NUCLEAR ENERGY MINISTER COMES UP WITH AN IDEA
Izvestia, October 11, 2001, p. 1
Nuclear Energy Minister Alexander Rumyantsev has proposed that the defense sector invent a super-sensitive device to distinguish terrorists from ordinary airline passengers. He thinks all airports should be equipped with devices capable of picking out terrorists by their psychological state.
Rumyantsev: A person about to commit a crime, a terrorist act, always differs psychologically from ordinary passengers.
Sources at the Nuclear Energy Ministry refuse to comment on their patron’s initiative.
Vitaly Nasonov, deputy chief of the Nuclear Energy Ministry PR department: He just sets the tasks. He himself does not know yet how it may be implemented.
Scientists are not skeptical.
Igor Fedorov of the Bauman’s State Technical University: Science can do a lot. Take odors, for example. We already have devices hundreds of times more sensitive to scent than dogs are. That is why I do not consider devices for distinguishing potential terrorists to be an extraordinary idea.
Izvestia, October 11, 2001, p. 2
Captain Denis Lobkov, officer of the Collective Peacekeeping Forces stationed in Sukhumi, Abkhazia: Everything is all right here in Sukhumi, but reports from the Kodor gorge are alarming. The Abkhazian army is fighting guerrilla teams there. Units of the Collective Peacekeeping Forces perform their usual tasks preventing a direct armed conflict between Georgia and Abkhazia. All units were put on alert in case the guerrillas make a breakthrough.
Russian units are not involved in the hostilities.
Zurab Abashidze, Georgian Ambassador to Russia: First and foremost, I would like to comment on the clearly biased nature of reports on the developments provided by the Russian media. Immediately after the reports on the crash of the UN helicopter in Abkhazia, the media began accusing Georgians without even bothering to wait for results of the investigation. As the matters stand, Georgia itself wants as complete and thorough an investigation as possible.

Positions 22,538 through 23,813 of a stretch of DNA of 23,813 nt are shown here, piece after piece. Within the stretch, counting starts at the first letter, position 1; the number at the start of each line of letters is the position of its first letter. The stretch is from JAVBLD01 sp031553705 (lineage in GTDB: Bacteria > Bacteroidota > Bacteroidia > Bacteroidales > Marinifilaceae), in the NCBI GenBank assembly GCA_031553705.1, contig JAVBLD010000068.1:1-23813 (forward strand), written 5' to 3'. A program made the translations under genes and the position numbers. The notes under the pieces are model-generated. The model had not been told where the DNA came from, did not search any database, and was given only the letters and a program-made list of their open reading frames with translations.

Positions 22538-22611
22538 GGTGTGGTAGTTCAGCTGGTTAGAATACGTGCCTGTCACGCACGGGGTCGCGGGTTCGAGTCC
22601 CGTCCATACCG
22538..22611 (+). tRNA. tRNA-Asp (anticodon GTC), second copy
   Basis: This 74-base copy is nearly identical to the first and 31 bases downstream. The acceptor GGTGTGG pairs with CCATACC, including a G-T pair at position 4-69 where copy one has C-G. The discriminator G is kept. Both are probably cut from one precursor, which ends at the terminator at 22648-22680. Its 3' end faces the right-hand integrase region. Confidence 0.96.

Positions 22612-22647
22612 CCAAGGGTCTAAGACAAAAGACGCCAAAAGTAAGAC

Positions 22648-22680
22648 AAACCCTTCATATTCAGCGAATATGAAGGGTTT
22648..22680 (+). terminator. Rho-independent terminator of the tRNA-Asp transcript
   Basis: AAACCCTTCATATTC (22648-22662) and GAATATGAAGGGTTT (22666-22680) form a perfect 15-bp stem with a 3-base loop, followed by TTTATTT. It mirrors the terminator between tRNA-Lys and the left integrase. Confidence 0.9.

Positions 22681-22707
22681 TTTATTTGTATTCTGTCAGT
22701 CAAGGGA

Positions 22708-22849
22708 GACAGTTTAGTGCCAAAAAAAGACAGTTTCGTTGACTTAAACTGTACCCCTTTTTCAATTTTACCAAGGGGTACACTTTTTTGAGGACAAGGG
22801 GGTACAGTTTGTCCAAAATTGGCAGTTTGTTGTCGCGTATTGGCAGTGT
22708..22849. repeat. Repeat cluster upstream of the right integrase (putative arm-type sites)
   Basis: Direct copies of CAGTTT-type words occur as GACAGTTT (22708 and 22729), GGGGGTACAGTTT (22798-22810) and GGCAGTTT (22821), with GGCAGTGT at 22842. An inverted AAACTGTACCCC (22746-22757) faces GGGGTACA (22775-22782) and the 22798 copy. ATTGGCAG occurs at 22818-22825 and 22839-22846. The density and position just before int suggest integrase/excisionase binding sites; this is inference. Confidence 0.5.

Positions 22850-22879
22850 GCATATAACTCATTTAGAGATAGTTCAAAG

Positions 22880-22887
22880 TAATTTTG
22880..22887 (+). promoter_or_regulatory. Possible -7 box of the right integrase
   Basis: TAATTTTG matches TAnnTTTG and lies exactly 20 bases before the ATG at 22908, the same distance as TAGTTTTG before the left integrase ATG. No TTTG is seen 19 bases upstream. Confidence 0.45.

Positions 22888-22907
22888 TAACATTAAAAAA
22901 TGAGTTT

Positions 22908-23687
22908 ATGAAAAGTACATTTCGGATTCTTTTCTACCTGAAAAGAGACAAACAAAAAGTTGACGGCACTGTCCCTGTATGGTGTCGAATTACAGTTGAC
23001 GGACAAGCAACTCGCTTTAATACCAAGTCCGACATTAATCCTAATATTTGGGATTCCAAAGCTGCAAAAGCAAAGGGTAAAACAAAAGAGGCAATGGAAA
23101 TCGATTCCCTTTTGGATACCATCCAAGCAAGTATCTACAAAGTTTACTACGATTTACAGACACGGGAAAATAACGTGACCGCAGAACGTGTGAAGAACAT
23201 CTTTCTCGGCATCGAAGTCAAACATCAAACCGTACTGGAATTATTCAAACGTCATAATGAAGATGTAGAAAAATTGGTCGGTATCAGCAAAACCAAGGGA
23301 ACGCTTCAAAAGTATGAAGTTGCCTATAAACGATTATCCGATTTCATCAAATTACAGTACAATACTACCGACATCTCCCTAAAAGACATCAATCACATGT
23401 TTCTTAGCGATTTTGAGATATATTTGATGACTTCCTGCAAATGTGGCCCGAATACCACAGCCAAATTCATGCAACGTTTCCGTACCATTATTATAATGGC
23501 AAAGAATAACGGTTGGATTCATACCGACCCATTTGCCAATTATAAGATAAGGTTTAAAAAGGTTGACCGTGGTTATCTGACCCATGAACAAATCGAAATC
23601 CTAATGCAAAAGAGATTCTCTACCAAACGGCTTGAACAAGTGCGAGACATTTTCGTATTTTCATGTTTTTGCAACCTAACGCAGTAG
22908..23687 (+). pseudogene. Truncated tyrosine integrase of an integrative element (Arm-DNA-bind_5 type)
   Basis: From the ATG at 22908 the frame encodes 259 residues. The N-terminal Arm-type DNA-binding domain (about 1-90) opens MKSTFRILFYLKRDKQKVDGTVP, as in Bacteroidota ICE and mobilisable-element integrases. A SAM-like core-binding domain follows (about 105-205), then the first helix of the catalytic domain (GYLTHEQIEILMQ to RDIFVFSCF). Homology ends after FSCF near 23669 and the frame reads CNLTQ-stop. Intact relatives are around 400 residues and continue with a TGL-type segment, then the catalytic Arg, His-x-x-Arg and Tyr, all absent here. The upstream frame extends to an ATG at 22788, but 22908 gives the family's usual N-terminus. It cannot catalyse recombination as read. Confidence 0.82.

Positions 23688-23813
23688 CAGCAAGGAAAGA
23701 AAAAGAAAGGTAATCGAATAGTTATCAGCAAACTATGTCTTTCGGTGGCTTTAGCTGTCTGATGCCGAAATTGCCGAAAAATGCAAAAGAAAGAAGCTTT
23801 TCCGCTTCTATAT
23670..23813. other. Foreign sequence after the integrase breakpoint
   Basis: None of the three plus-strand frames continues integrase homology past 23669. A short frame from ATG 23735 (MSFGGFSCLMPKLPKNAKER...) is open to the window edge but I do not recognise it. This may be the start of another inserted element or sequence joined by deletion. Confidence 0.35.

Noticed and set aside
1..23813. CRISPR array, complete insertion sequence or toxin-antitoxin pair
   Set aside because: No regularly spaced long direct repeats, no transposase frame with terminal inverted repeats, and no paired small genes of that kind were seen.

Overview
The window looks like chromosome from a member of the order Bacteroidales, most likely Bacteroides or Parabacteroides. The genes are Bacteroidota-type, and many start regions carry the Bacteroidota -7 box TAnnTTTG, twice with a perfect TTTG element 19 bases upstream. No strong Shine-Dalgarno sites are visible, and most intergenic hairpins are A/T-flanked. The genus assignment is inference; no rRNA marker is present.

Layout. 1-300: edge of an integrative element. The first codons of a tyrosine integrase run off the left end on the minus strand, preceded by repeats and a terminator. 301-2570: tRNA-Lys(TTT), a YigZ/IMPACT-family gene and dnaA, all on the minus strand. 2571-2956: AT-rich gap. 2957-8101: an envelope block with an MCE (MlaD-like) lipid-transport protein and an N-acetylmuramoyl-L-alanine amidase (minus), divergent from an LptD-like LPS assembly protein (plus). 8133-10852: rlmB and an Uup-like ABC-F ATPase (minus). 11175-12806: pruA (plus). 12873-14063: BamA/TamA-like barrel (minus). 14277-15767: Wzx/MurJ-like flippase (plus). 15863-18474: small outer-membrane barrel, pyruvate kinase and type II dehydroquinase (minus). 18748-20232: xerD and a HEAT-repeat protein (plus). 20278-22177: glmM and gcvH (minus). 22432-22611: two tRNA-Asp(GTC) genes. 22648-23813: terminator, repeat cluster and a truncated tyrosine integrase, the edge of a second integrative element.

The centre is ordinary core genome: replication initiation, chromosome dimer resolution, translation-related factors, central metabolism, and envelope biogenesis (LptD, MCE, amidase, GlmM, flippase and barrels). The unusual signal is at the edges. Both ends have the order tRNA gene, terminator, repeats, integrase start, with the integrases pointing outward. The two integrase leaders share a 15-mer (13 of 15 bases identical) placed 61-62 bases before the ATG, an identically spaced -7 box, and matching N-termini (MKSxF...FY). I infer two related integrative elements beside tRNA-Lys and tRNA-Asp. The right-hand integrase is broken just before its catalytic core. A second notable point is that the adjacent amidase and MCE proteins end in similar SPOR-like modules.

As for the allegations that the helicopter was brought down by a “gang of Chechen and Georgian criminals”, they have nothing to do with the true state of affairs.
ON THE LAND CODE
Rossiiskaya Gazeta, October 11, 2001, pp. 1-2
The Federation Council has passed the Land Code by 103 votes in favor to 29 against.
Moscow Mayor Yuri Luzhkov announced right away that he would support the Code, surprising everyone. He says Russia is losing millions because investors never come to a country where land cannot be bought or sold. Luzhkov complains, however, that authors of the Land Code have introduced significant price restrictions. Why isn’t a city allowed to sell land for what it is really worth? Moscow is losing 90% of the dividends to the provision. At the same time, Luzhkov opted to pass the document without delay, merely suggesting proper amendments to the law when it comes into effect, “particularly since there are many other flaws as well.”
Representatives of Tatarstan also spoke out. This republic adopted its own Land Code long ago. Agricultural land can be bought and sold in Tatarstan. As a result, there was a record grain harvest of 6 million tons this year. Peasants grow richer, investment is flowing in, and not a single foreigner has ever bought land in Tatarstan yet. Representatives of the Saratov region (which also has its own Land Code) supported Tatarstan.